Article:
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Not too long ago, if you blinked as you drove down one crowded stretch of Route 608 in Fairfax County, Virginia, you were likely to miss a small, ragged plot of land generously called Ox Hill Battlefield Park.

Ed Wenzel and a small group of Civil War enthusiasts in Northern Virginia, including the late Brian Pohanka and venerable Clark “Bud” Hall, knew that feeling well. For some time, they had watched as the site of one of the war’s most notable, yet strangely forgotten, battles was being overrun by large commercial and residential developers, given a pass by seemingly indifferent government officials. They realized they had to do something.

The Battle of Ox Hill (Chantilly) was fought during a blinding thunderstorm on September 1, 1862, two days after the Second Battle of Bull Run and 16 days before the Battle of Antietam. About 15,000 Confederates under the guidance of such famed generals as Thomas “Stonewall” Jackson, A.P. Hill, J.E.B. Stuart and Maxcy Gregg squared off against 6,000 Federal troops on 500 acres of partially wooded farmland; the Union would lose two of its most revered generals in heroic fashion that day: Isaac Stevens and the one-armed Philip Kearny.

The engagement ended in a draw, but the Federals succeeded in preventing Jackson’s men from overtaking John Pope’s retreating army at Fairfax Court House and perhaps even continuing on to threaten Washington, D.C., itself.

Since Ox Hill was the only major Civil War action to take place in Fairfax County, Wenzel was mystified that the county government had made no effort over the years to preserve its legacy. Hall, Pohanka and Wenzel joined forces to form the Chantilly Battlefield Association (CBA) and, aided by a handful of eager volunteers, began what would become a 22-year quest to right a wrong.

When the CBA formed in 1986, developers owned nearly all of the battlefield’s original 500 acres and were intending to move two disregarded monuments to Kearny and Stevens, erected in 1915, to a small “historic park” being planned nearby. The developers eventually agreed to establish the park on a 2.4-acre parcel of land surrounding the monuments and proffered $110,000 for park improvements. The CBA also hounded government officials to purchase an adjacent 2.4-acre lot that doubled the park’s size.

On September 1, 2008—the 146th anniversary of the battle—Wenzel was among several representatives to christen the new Ox Hill Battlefield Park at the corner of West Ox Road (Route 608) and Monument Drive. The park, formerly overgrown by an erratic assemblage of oak, pine and poplar trees, is much brighter and more wide open now, to match this portion of the original battlefield. It contains three new snake-rail fence segments and a 1/4-mile circular stone-paver trail lined with wayside markers that provide a thorough interpretation of the battle—a rarity for most battlefields this size. Three hexagonal informational kiosks next to a paved parking lot provide additional insight not only into the battle but the entire war in the Washington area.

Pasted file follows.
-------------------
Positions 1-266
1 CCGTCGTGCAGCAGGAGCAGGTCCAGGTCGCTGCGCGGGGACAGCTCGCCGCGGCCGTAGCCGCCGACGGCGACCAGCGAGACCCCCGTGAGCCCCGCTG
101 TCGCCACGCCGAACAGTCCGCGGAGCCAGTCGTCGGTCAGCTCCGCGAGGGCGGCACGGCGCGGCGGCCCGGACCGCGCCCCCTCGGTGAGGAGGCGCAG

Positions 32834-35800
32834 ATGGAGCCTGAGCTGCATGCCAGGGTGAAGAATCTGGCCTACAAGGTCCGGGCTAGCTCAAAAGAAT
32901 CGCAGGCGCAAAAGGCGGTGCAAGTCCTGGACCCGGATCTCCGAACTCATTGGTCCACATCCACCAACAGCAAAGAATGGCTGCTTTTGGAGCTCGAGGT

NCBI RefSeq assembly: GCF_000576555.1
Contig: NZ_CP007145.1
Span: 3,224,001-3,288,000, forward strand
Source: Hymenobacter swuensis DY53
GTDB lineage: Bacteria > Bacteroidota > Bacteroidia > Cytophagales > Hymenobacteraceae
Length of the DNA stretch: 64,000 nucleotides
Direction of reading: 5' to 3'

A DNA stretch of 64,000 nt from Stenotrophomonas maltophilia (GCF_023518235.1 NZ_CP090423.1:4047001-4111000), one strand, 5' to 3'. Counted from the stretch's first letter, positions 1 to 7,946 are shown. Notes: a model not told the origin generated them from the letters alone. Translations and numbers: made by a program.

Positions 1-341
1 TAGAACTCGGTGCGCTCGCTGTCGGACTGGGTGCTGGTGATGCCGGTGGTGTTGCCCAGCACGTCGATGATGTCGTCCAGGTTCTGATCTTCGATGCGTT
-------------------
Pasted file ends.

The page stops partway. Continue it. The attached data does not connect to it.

Efforts are underway to re-create a portion of the Reid Farm cornfield that was the site of much of the fighting, and was where Kearny was killed. Broomsage has been planted to give the impression that corn is growing there. Sites are also reserved for separate monuments recognizing the Confederate and Union forces that were engaged at Ox Hill, which the CBA hopes will be in place by the battle’s 2012 sesquicentennial.

“Our goal was to save what we could [of this battlefield] and try to re-create a 19th-century Civil War landscape in the midst of modern, urban Fairfax,” Wenzel said. “We want visitors to enter the park and escape the noisy, congested world outside; enter a time warp, so to speak, and emerge on a Fairfax County farm in 1862, where brave men would sacrifice and die in the greatest struggle of our nation’s history.

“The Ox Hill Battlefield Park may be small, but…it will take you back in time. A photographer’s lens may capture a glimpse of the 21st century outside the park, but within the calm and quiet of the protected acreage, you will be able…to go back to that stormy day in history. That’s the best we can do with the land that we have.”